By: Angie Haddock
Jamal Lawson just wanted to be a part of something. As an aspiring journalist, he packs up his camera and heads to Baltimore to document a rally protesting police brutality after another Black man is murdered.
But before it even really begins, the city implements a new safety protocol…the Dome. The Dome surrounds the city, forcing those within to subscribe to a total militarized shutdown. No one can get in, and no one can get out.
I was drawn to this book on NetGalley because it had a great-looking cover and title – and who doesn’t love some dystopian YA?
This one doesn’t take place in some far-off future, however. It takes place in today’s America, with much of our own history and current problems – but with one new invention that we don’t have (yet?): The Dome.
Our main character is Jamal, a gay black teen in Annapolis. He drives to Baltimore, where there are some BLM protests going on. The governor of Maryland has been wanting to test the new Dome invention, and the protests offer the perfect opportunity. Now, Jamal is trapped inside. Not only can the citizens not get in or out, but neither can any electronic information – cell calls and texts, emails, etc.
In addition to the Dome, there is one other new technology that the government/police unveil during their Dome experiment: the police have powerful suits of armor that are all linked. The officers wearing the suits are basically super-soldiers. The only caveat is that the suits are pretty bulky, which makes them a little sluggish.
Jamal falls in with Marco, a wannabe hacker with contacts in Nemesis (analogous to the real world’s Anonymous). Marco is a pretty good hacker himself, with high ideals of changing the world, but he hasn’t been accepted into Nemesis because of his criminal record.
They also team up with Catherine, who is just a little older than them. She just got out of basic training, so her military background is useful. At first, she is cagey about herself – how does anyone know who they can trust in this situation? – but eventually we learn that Catherine is fighting to find her parents, who have been taken by the government.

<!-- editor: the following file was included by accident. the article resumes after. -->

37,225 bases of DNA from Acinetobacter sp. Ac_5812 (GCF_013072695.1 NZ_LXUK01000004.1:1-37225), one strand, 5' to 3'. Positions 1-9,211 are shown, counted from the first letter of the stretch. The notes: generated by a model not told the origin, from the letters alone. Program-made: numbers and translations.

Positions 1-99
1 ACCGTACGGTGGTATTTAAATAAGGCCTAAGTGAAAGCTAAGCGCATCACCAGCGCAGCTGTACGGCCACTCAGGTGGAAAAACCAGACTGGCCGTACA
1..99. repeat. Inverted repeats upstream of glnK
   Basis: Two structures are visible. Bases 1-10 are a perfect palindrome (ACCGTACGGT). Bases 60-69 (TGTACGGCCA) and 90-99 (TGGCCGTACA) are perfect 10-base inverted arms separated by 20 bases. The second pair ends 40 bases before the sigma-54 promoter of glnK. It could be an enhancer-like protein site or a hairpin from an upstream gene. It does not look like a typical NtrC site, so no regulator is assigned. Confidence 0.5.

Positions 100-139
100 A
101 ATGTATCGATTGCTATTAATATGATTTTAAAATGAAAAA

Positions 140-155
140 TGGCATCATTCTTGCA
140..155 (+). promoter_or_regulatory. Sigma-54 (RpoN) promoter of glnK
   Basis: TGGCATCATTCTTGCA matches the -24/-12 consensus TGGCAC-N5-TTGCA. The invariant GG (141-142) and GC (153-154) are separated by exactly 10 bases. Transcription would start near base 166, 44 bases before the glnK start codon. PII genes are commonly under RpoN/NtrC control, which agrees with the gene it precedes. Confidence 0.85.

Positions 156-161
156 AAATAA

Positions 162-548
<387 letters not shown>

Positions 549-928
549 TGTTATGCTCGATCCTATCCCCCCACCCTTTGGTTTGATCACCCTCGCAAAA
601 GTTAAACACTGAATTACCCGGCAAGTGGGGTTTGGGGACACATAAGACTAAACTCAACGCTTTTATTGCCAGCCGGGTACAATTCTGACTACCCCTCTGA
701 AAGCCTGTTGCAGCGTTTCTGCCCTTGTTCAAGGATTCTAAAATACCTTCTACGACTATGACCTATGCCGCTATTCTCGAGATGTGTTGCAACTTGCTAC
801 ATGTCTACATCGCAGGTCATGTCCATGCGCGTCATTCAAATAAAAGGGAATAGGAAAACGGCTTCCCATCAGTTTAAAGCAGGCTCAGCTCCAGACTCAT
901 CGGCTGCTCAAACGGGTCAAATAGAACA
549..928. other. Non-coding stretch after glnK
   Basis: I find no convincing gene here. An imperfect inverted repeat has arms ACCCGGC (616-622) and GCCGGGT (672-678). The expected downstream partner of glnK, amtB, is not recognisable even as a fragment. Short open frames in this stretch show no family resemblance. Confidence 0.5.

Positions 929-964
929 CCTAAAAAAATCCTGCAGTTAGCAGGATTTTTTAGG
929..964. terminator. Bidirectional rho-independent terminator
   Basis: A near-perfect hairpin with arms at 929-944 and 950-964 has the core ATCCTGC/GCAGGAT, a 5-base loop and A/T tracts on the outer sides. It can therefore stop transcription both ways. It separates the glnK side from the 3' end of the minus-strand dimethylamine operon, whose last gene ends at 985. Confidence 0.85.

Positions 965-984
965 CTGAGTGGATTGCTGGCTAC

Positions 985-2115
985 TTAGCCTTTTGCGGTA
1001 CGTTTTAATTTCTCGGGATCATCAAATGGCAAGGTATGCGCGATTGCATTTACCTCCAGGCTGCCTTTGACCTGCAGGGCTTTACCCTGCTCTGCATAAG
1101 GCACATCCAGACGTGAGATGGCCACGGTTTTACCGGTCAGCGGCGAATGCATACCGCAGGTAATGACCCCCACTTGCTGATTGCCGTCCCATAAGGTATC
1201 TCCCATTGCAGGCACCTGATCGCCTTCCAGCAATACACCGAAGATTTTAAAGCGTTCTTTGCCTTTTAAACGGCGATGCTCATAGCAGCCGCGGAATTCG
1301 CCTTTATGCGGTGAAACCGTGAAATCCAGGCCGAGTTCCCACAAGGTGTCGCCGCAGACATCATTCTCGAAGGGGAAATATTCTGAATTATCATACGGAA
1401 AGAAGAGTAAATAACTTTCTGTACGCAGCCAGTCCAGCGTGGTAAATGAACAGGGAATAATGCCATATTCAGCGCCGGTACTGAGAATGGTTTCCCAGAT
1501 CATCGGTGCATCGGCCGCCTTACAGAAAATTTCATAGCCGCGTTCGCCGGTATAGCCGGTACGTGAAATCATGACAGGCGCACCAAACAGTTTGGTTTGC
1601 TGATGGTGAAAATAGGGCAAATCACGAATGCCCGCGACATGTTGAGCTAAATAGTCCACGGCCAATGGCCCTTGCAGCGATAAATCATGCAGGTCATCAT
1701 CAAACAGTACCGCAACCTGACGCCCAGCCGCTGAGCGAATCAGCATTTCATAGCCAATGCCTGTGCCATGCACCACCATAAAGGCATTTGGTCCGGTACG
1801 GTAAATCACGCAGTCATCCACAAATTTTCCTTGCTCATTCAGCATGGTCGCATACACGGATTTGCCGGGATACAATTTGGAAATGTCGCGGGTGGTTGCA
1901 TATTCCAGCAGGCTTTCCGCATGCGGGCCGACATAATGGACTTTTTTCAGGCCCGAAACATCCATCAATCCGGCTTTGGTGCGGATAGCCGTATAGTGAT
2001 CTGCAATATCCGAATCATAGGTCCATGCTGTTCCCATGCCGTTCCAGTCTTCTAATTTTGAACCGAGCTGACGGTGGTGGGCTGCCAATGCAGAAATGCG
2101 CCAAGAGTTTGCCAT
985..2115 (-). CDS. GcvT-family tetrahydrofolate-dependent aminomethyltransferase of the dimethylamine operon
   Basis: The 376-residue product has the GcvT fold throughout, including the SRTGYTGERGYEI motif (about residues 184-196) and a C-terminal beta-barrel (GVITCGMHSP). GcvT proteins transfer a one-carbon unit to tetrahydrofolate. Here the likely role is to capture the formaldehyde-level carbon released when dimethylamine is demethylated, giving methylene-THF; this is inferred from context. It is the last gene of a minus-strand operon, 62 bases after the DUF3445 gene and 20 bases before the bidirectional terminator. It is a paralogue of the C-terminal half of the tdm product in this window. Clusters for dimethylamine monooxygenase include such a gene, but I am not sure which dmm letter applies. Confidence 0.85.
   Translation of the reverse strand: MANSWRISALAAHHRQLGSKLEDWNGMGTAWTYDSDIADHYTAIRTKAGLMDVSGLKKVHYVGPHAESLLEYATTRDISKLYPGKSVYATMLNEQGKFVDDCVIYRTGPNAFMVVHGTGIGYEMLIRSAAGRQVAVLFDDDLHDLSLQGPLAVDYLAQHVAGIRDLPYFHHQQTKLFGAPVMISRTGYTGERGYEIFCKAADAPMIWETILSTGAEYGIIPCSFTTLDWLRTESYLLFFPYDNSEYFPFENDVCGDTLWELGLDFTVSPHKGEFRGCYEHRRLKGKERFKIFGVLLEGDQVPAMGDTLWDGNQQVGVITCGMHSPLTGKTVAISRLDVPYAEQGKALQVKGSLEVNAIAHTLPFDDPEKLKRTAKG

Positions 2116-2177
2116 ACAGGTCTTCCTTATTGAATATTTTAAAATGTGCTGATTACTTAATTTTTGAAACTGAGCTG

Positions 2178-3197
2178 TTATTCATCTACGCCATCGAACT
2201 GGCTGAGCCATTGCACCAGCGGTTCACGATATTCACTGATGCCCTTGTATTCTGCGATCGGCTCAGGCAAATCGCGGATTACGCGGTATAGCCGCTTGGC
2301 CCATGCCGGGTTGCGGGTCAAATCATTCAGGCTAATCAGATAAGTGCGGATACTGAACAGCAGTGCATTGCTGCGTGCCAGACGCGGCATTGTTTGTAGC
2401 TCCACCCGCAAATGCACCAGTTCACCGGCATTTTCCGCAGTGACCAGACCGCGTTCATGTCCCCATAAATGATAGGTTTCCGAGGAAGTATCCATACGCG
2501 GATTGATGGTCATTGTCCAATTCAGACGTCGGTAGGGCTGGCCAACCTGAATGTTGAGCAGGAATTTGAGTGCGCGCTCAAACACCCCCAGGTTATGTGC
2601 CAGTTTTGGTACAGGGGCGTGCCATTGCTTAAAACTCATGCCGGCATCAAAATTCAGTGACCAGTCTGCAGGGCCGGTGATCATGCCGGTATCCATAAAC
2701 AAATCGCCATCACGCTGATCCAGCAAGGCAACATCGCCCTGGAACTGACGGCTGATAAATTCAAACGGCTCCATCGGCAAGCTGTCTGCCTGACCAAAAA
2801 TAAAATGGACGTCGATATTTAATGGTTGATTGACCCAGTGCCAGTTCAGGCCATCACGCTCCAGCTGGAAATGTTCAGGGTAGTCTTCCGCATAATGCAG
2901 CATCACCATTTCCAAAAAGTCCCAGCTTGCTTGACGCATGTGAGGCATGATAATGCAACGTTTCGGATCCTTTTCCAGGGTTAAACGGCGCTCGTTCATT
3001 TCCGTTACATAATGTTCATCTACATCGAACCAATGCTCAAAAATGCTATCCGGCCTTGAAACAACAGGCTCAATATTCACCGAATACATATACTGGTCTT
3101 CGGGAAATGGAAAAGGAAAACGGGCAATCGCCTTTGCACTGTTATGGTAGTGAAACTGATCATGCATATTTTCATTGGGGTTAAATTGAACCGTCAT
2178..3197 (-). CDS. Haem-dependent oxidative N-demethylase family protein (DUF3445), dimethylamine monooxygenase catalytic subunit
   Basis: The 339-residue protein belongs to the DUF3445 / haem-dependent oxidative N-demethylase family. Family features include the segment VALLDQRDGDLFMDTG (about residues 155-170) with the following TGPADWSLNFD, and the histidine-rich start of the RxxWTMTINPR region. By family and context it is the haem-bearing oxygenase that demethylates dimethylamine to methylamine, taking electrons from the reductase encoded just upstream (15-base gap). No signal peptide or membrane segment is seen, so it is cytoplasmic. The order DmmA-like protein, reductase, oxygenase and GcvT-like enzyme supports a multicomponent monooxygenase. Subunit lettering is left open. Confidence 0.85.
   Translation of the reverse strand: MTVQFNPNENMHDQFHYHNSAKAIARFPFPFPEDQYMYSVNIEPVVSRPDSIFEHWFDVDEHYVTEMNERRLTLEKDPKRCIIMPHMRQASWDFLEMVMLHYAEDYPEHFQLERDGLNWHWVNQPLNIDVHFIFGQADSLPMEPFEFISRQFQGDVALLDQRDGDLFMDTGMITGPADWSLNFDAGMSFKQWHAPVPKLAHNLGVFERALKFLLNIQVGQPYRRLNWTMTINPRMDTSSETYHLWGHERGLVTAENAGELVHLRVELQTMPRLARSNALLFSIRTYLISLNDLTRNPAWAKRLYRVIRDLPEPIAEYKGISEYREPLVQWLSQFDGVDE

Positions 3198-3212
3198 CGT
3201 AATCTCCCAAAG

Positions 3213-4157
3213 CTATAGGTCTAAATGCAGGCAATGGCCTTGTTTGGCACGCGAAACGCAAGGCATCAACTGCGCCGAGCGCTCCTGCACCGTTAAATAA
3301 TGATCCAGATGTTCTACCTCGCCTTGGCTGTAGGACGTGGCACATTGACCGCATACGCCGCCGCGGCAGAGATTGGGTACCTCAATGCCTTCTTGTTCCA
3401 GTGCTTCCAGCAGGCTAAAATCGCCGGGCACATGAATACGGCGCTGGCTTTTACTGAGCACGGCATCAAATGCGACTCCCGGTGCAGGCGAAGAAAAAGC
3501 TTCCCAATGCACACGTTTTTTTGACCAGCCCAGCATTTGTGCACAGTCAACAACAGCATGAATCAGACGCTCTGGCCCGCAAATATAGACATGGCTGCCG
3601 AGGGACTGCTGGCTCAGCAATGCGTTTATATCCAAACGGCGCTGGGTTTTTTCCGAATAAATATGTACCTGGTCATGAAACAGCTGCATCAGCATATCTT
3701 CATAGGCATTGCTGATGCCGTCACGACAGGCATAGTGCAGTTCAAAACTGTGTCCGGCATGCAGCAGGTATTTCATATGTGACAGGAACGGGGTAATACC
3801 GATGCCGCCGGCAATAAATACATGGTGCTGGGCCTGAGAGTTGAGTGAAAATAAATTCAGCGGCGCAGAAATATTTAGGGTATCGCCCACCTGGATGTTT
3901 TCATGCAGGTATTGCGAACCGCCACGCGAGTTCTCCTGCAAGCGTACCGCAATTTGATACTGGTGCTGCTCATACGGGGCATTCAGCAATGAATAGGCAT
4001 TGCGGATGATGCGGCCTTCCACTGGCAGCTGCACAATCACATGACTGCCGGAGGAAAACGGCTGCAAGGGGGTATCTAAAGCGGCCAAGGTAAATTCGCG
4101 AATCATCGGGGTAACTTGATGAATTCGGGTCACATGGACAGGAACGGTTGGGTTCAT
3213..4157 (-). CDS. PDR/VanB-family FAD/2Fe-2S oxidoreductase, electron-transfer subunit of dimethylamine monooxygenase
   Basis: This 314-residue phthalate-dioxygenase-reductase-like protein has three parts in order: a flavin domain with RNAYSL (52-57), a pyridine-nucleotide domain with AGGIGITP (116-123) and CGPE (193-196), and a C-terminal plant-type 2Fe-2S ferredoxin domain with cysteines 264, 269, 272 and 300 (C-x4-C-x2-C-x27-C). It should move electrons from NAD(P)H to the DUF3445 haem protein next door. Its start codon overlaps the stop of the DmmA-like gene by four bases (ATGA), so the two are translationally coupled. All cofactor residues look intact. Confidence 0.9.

The action here is non-stop, which makes this book move fast. Each chapter picks up right where the last stops, with virtually no down time. The entire story takes place over just a couple days.
I thoroughly enjoyed the book, but I will say that Jamal seems too idealistic at times. He often puts himself in harm’s way to save anyone he comes across, including random people he sees on the streets. He’s precious, but almost too precocious to be a survivor in this harsh environment.
The views on police and government in the story are BLEAK. I’m not even saying they’re out of place, mind you, but they obviously come from a very frustrated place. We see leaders as the villains in most dystopian stories, though – think “The Hunger Games” – so it is really only striking in that these leaders are supposed to represent the ones we have in our present times.
This was a fast-paced read that has a lot of social commentary about the times we live in. It comes out today, March 29th, and I was able to read it ahead of time through NetGalley.